Christopher nixon cox dating Nude male chatcam
For example, when you search for a film, we use your search information and location to show the most relevant cinemas near you.
We also use this information to show you ads for similar films you may like in the future.
In 1973, as America’s role in the war ended and our prisoners of war came home, Richard Nixon’s vision of a wider, transformative peace was taking hold, a peace that ensured a generation of peace for the American people even as the world’s political order underwent enormous change. Perhaps if Ken Burns had himself visited the Nixon Library he might have learned the real history of Vietnam during the Nixon years. Fortunately, however, the tens of thousands who come to Yorba Linda – or follow the Richard Nixon Foundation on the web or through social media – will find that the truth resides there for all to see and learn from.
And for that fact we are grateful to all those who support the Richard Nixon Foundation in its mission to promote the legacy of our father, the 37th President of the United States.
It is not true that President Nixon continued the war for his own political benefit.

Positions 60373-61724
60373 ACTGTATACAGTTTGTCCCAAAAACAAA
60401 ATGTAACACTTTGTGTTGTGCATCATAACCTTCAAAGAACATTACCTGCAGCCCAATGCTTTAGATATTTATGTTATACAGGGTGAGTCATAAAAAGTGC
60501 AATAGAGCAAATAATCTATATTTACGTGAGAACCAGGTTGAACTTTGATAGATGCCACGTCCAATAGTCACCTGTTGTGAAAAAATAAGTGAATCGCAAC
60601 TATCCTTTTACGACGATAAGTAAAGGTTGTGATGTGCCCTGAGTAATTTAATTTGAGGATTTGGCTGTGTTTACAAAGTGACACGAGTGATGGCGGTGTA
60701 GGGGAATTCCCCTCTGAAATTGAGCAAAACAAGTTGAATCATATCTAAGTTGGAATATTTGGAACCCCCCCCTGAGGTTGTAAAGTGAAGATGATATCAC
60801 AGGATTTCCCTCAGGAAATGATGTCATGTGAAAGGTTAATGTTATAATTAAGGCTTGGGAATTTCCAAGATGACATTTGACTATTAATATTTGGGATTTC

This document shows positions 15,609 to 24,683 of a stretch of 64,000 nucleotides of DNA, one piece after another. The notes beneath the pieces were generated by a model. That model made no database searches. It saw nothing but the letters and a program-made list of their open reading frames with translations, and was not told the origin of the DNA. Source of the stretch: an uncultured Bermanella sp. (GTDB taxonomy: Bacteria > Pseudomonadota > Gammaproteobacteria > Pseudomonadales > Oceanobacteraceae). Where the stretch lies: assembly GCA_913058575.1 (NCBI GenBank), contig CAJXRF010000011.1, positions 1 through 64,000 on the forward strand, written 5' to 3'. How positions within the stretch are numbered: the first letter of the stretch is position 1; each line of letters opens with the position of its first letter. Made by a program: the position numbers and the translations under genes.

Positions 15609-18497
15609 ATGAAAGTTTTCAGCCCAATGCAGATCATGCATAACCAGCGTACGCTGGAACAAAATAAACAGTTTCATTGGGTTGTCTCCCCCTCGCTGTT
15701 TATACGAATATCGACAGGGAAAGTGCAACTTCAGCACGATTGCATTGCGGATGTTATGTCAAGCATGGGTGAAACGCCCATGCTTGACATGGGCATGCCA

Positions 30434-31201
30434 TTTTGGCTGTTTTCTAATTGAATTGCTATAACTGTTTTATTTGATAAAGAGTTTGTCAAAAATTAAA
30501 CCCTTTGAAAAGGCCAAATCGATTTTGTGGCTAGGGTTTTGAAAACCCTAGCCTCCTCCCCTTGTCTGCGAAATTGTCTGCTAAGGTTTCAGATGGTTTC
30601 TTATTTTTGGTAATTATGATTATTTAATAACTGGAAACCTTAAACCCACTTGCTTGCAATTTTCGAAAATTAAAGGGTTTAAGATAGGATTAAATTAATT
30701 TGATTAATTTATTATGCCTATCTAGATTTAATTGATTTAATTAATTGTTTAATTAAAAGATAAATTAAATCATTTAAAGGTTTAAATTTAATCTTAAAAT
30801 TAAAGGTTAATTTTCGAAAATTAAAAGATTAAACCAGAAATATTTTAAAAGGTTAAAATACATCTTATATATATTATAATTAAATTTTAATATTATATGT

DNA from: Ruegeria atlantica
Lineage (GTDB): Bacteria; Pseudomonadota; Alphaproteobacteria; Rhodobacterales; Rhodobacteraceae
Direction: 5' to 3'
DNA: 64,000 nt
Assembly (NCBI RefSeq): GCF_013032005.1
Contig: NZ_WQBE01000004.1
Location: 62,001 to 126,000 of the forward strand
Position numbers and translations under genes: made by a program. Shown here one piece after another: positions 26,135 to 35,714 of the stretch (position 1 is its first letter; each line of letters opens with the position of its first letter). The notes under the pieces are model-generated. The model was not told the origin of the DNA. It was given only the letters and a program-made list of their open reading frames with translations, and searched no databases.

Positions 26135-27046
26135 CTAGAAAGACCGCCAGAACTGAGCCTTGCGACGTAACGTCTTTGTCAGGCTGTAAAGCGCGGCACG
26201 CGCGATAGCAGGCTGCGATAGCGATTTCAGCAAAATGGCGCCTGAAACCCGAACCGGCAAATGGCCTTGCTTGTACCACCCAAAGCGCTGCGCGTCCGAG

In fact, there’s no doubt that an immediate withdrawal of our 540,000 troops in Vietnam on the day he took office would have served his immediate political interests.
In 12 televised “Addresses to the Nation” on Vietnam in his first term, Richard Nixon explained to the American people his plan for ending the war.But it also would have dishonored our commitment to the freedom of South Vietnam for which 37,563 Americans had already died.Furthermore, it would have devalued America’s credibility to friend and foe alike, with dire diplomatic and military consequences for Asia and the world.September 28, 2017 Dear Friends, With the the airing of Ken Burns’ 10-part series, “The Vietnam War” drawing to a close, we want to share with you some of our thoughts about our father’s Vietnam policies and strategies that the episodes covering his presidency misrepresented.As Daniel Patrick Moynihan, who served in the Nixon White House, once memorably observed, “Everyone is entitled to their own opinions, but they are not entitled to their own facts.” And that applies even to Ken Burns. It is not true that Richard Nixon torpedoed what some have maintained was a serious chance for peace announced by President Johnson in the closing days of the 1968 campaign.